The building I work in is medieval: And so is yours, in terms of environmental-friendliness, at least compared to Meridian Energy's new Wellington HQ (above, centre), which opened last October. For starters, there's no air conditioning, and that means no noise (I hate our noisy air-con!). Rather, everything's done by ventilation, controlled by smart sensors. If things get too hot, cold water is piped through to chill the building's beams. If it gets too cold, heat pumps push through hot water. All drainage water is drawn from a rain-collection tank on the roof (you can take a virtual tour here).
Green IT in action: Meridian CIO Rob Bolton said the new building's green IT enhancements include wireless networking everywhere, and every employee being issued with a laptop and mobile phone as their virtual office. Why is that green? to take one of Bolton's many examples, everyone can walk into a meeting with their laptops, and wirelessly pull the same PowerPoint file off a server. No need for print outs.
Follow-me printing: Bolton has identical Fuji-Xerox multifunction printers installed around the building. Where-ever you are, totting your laptop, you can wirelessly send a file to a single virtual print queue, which automatically prints your document to the nearest Fuji-Xerox. The green angle? Bolton says people used to print screeds of stuff then forget which printer it had gone to; just forget it full-stop; or be unable to find it in an overflow of print-outs once they finally made their way to a printer (guilty! guilty!). As a side benefit, it also stops sensitive documents hanging around random print trays - a problem in every company.
The best server room? None: When I asked Bolton how he managed to chill Meridian's server's sans air-con, he replied the building had no servers. Wellington's CityLink fibre-optic loop meant inhouse servers biffed in favour of hosting with a third-party data-centre (which of course has to power and cool its server farm, but it's a more efficient set-up).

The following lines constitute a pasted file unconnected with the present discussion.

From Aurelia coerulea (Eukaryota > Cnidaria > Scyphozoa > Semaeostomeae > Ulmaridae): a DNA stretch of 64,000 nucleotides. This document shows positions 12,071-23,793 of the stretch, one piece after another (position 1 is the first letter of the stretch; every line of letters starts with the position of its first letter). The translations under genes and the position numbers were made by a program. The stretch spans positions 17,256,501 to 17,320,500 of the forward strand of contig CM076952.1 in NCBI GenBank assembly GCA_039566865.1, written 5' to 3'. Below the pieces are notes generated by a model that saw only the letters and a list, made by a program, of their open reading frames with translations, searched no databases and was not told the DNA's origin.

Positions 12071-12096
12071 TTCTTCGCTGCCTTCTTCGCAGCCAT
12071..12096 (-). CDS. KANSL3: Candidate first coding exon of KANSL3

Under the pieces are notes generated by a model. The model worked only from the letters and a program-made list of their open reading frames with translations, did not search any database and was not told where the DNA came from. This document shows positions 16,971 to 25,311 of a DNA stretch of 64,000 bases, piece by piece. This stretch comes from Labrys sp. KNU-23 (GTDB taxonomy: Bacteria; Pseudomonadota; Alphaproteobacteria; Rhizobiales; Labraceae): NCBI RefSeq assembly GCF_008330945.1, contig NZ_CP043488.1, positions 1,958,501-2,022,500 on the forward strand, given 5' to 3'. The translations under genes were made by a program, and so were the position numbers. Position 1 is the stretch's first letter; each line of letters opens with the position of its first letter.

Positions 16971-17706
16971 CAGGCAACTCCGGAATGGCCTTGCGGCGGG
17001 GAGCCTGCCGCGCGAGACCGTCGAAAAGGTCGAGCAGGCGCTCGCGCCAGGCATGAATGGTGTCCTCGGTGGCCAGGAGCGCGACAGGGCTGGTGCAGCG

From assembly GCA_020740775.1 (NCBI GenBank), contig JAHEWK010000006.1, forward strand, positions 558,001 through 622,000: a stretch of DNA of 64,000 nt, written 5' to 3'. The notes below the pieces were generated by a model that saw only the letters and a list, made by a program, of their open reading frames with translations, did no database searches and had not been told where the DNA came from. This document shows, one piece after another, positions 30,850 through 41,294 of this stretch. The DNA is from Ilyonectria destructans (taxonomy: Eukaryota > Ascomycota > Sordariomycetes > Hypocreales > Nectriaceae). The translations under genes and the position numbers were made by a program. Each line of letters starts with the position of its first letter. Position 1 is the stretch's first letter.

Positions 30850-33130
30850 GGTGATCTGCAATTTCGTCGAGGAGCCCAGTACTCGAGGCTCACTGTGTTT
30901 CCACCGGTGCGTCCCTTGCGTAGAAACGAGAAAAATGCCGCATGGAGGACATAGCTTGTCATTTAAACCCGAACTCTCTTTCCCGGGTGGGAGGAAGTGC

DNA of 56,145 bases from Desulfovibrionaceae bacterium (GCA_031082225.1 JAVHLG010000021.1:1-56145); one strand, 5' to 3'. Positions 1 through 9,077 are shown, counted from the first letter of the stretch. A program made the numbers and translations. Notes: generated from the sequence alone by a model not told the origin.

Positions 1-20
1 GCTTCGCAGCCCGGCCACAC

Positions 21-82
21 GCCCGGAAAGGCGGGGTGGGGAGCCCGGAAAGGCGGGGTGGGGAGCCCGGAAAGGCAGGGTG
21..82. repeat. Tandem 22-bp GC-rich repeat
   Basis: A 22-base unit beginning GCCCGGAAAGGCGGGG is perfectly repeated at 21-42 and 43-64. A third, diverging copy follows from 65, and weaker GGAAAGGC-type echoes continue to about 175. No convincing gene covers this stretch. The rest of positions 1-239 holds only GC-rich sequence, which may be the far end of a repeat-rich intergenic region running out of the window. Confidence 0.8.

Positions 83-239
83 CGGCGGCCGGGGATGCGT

Cold? Feel the data: IBM's Fox pointed out most company's thinking is 40 years in the past. When they get the chance to set up a server room, they think of how many square metres they'll need, not about air flow or ventilation. And similarly, air con tends to be uniform - he compares it to cooling your entire kitchen rather than putting stuff that need to be chilled in the fridge - rather than targetted where needed (IBM has a whole suite of products for monitoring server rooms). Yet a data centre is always going to generate a decent whack of heat.
Fox says IBM is using heat exchange technology to work with several companies in Europe to experiment with using excess server room heat to warm their buildings during winter.
In one case, in Switzerland, IBM has rigged a Zurich company's data centre so it's heat is transferred to warm a next-door swimming pool (see the report in our sister publication TechWorld here).
Learning from the boy racers: Water cooling has long been a fad with case-moders, who bring boy racer frills to desktop PCs. It actually used to be the fashion in corporate IT circles too. And now, with electricty prices sprialling every-upward, it's making a come-back. Fox says water-cooled server racks are 4000 times more efficient